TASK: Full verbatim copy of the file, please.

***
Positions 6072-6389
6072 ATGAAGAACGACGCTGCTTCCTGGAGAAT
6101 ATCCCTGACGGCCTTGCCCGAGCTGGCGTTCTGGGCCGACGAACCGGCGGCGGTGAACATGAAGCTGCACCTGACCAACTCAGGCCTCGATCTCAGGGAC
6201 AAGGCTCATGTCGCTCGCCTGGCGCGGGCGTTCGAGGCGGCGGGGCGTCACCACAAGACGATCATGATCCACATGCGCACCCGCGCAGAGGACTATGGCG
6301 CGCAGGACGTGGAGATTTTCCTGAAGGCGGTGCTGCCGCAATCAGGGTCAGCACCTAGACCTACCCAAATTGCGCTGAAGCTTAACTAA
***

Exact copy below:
Positions 6072-6389
6072 ATGAAGAACGACGCTGCTTCCTGGAGAAT
6101 ATCCCTGACGGCCTTGCCCGAGCTGGCGTTCTGGGCCGACGAACCGGCGGCGGTGAACATGAAGCTGCACCTGACCAACTCAGGCCTCGATCTCAGGGAC
6201 AAGGCTCATGTCGCTCGCCTGGCGCGGGCGTTCGAGGCGGCGGGGCGTCACCACAAGACGATCATGATCCACATGCGCACCCGCGCAGAGGACTATGGCG
6301 CGCAGGACGTGGAGATTTTCCTGAAGGCGGTGCTGCCGCAATCAGGGTCAGCACCTAGACCTACCCAAATTGCGCTGAAGCTTAACTAA